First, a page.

Mark 6:31-32—Jesus said to the disciples, “‘Come away by yourselves to a desolate place and rest a while.’ For many were coming and going, and they had no leisure even to eat. And they went away in the boat to a desolate place by themselves.” Jesus said, Come away with me to a place of solitude and silence so that we can have community—or maybe a better way to say it—so that we can have communion.

We can see times of solitude and silence as times of loneliness and boredom, but what if we began understanding them as opportunities to have communion with God. Not just a time of prayer where we lay out the “Honey Do” list for God, but a time of companionship and friendship with Jesus.

The Syrian monk, Isaac of Nineveh (he lived in the 7th century), wrote, “More than all things, love silence; it brings you a fruit that tongue[/speaking] cannot describe. In the beginning, we have to force ourselves to be silent. But then there is born something that draws us to silence… If you only practice this, untold light will dawn on you in consequence. After a while, a certain sweetness is born in the heart of this exercise, and the body is drawn almost by force to remain in silence.”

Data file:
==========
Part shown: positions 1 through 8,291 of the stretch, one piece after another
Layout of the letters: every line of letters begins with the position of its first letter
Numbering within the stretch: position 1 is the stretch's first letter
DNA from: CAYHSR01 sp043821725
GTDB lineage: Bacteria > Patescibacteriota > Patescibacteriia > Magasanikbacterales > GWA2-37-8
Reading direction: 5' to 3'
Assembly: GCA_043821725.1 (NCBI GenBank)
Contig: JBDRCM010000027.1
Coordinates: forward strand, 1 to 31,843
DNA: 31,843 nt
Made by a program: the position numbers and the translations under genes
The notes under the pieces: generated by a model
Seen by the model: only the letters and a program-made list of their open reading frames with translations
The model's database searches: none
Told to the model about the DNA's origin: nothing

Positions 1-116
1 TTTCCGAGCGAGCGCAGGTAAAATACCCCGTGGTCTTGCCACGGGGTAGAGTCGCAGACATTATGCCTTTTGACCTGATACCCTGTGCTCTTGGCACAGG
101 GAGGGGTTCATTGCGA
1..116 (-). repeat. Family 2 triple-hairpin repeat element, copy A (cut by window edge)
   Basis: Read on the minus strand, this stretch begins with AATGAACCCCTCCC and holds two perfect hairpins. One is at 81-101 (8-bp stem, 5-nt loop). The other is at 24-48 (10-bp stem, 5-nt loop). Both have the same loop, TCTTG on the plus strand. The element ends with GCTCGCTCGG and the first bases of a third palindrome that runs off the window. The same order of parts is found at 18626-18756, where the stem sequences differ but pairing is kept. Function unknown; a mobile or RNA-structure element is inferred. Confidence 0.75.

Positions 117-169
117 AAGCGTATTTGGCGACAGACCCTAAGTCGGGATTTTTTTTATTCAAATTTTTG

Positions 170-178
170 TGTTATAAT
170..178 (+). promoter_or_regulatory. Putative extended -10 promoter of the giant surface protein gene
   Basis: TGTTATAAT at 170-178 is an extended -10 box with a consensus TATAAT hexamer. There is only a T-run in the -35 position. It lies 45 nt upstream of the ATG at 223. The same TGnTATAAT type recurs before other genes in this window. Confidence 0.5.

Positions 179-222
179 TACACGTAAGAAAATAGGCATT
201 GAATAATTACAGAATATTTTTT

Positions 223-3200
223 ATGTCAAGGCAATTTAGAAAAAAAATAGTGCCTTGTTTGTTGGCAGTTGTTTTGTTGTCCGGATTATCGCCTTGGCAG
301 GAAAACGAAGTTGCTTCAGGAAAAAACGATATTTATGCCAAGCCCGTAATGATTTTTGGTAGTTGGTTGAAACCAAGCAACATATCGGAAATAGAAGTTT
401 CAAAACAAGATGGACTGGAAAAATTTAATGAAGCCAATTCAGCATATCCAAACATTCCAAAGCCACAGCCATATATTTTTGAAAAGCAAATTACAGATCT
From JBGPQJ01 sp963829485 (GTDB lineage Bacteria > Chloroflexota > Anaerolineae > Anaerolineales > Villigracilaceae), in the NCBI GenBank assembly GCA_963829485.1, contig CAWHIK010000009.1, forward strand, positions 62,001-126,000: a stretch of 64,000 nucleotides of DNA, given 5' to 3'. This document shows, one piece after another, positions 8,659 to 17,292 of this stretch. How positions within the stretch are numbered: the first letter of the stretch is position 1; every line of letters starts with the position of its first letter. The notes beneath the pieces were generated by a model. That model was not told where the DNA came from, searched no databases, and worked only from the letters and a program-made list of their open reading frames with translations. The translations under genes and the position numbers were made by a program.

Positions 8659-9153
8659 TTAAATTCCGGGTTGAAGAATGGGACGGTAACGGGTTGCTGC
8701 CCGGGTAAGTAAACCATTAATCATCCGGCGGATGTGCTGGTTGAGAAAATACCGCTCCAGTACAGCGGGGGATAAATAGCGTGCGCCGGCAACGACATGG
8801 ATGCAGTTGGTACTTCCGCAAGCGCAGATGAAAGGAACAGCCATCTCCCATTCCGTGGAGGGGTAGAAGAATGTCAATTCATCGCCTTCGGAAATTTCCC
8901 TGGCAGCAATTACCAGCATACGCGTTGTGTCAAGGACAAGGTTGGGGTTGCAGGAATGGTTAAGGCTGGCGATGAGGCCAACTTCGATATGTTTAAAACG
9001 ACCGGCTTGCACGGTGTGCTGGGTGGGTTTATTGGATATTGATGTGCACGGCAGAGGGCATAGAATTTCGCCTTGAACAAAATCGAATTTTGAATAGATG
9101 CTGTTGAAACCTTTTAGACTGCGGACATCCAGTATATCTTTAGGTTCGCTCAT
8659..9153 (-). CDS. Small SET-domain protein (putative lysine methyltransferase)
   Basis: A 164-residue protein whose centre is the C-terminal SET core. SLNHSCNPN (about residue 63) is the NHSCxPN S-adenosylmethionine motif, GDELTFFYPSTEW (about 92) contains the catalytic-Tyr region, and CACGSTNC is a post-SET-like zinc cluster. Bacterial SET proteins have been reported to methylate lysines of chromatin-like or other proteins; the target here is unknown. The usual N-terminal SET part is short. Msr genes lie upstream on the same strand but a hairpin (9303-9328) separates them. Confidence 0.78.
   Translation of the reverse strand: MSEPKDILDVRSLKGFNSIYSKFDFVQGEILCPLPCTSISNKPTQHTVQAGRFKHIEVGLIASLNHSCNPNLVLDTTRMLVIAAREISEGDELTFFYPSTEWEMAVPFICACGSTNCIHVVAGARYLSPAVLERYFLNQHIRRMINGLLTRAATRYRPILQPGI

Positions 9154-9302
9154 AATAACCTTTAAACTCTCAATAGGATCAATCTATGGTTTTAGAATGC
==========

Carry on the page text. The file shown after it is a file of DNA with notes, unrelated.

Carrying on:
What does the Psalmist say:

As a deer pants for flowing streams,
    so pants my soul for you, O God.

My soul thirsts for God,
    for the living God.

(Psalm 42:1-2)

Our minds push us into thoughts of loneliness and boredom, but our souls are crying out for times of solitude and silence where we might stop all the mental fidgeting and enter into communion with our God. When, through practice, you enter into that place, you can begin to speak, not with your lips, but from your soul, “Our Father, who art in heaven….” And, when you speak, it won’t just be you simply reciting something you’ve memorized. It will be you having a conversation with the One you love, and there will be nothing lonely or boring about it.

Let us pray together:
Our Father, who art in heaven,
    hallowed be thy Name,
    thy kingdom come,
    thy will be done,
        on earth as it is in heaven.
Give us this day our daily bread.
And forgive us our trespasses,
    as we forgive those
        who trespass against us.
And lead us not into temptation,
    but deliver us from evil.
For thine is the kingdom,
    and the power, and the glory,
    for ever and ever. Amen.

2 Replies to “Sermon: Proper 12 RCL C – “Loneliness and Boredom?””